It is a rare event that unites bitcoin believers and crypto critics. But both largely welcomed the news from the global rulemaker for big banks that it plans to apply the most punitive capital rules to lenders that hold crypto assets. It is plainly right to do so. Its action must be matched by co-ordinated policy around the world to make safer an asset whose popularity seems destined to keep growing, despite the risks that crypto finances organised crime and terrorism. Crypto’s volatility imperils increasing numbers of retail investors, not to mention posing credit risks for lenders.
The value of bitcoin, which accounts for roughly half the $2tn crypto market, rose by as much as $2,000 on Thursday’s announcement by the Basel Committee on Banking Supervision, fuelled by the notion that regulation, rather than an outright ban, was official recognition of an asset class that has now come of age. Either way, a $5,000 rise since Tuesday, spurred also by El Salvador becoming the first country to adopt bitcoin as legal tender, highlighted the committee’s point about volatility. Bitcoin has ricocheted from under $30,000 to over $60,000 this year, before crashing back to about $37,000.
Rather than regulating crypto assets themselves — which is not in the Basel Committee’s gift — the banking supervisors sought instead to tighten rules for regulated lenders increasingly dipping their toes into crypto’s murky waters. For now, that means offering research or facilitating client trading rather than banks’ own proprietary trading of crypto. The proposed rules essentially act as a disincentive to prop trading or buying crypto for clients, which would bring the assets on to banks’ balance sheets.
The committee proposed banks would have to hold the same amount of capital as the exposure they face in crypto, so a $100 exposure would result in a $100 capital requirement. This is a manifestation of a longstanding warning by regulators that investors — and now banks — should only hold crypto if they can afford to write off their entire investment. The rules rightly make banks’ shareholders rather than depositors shoulder the risk.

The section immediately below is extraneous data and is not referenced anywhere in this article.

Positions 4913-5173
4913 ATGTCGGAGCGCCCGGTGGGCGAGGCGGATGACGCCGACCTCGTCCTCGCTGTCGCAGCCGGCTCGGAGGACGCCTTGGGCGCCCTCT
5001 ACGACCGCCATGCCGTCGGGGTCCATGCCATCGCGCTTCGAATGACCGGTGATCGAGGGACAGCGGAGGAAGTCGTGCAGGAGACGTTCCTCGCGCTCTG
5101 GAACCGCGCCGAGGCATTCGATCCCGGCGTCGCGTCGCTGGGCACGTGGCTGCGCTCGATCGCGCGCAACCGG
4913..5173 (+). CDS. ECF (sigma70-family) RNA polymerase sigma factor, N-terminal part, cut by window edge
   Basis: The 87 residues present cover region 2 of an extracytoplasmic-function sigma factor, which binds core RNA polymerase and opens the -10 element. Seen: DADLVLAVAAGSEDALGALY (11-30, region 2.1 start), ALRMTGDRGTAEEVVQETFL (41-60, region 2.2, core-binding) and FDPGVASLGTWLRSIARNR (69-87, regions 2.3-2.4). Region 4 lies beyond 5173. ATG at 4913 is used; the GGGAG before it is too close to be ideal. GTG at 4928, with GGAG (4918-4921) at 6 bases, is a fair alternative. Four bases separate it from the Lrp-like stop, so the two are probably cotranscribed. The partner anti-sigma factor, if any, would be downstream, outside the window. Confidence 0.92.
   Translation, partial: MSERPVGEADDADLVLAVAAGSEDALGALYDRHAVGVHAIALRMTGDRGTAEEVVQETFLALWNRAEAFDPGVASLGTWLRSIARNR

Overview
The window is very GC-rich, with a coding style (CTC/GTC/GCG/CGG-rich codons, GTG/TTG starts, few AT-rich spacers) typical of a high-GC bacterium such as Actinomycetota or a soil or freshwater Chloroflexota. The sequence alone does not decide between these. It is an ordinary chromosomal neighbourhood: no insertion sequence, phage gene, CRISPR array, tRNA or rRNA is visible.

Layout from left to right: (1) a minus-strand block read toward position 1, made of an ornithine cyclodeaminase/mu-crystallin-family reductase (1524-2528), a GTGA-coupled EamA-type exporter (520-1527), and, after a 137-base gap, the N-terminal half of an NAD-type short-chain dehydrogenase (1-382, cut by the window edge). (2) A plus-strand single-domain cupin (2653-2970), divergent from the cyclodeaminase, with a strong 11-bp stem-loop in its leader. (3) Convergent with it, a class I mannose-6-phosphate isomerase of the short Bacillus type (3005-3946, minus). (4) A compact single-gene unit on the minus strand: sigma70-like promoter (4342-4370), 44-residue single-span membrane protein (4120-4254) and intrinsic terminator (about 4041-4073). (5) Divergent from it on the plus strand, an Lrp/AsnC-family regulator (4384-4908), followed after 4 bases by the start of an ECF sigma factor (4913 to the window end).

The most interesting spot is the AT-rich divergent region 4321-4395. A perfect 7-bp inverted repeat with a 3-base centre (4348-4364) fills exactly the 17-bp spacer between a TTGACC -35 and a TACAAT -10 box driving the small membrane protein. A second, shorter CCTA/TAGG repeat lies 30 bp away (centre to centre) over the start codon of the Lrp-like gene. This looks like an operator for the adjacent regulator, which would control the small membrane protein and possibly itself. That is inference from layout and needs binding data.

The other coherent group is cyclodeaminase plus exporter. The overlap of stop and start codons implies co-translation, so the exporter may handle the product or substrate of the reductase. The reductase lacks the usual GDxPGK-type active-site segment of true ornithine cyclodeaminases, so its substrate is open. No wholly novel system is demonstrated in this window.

Central bank digital currencies, a burgeoning area of interest, will not be captured by the new requirements. Stablecoins, pegged to a fiat currency, would be given more lenient treatment, with one important caveat: banks must guarantee that the coins are fully reserved at all times. This is no mean feat when one considers that tether, one of the most well known stablecoins, was accused by the New York attorney-general earlier this year of lying that it was always fully backed by the US dollar (it agreed to pay a penalty without admitting wrongdoing). More likely, such checks will not be worth the candle for banks — which is the point.
There is an irony to crypto being recognised as part of the established financial system when it was created as an anti-establishment snub. There are elements of traditional finance that can be improved, and certain crypto assets may help. Easing cross-border settlement and payments is one such area. Not entirely coincidentally, a second and welcome announcement from Basel revealed that together with the national banks of France and Switzerland, it will work on a wholesale settlement system using CBDCs.
The Basel committee has limited power. It has done what it can in the face of inaction by governments and differing views on the crypto market, even within the same regulatory bodies. It is now time for more coherent policy: whether hazard or haven, crypto is here to stay.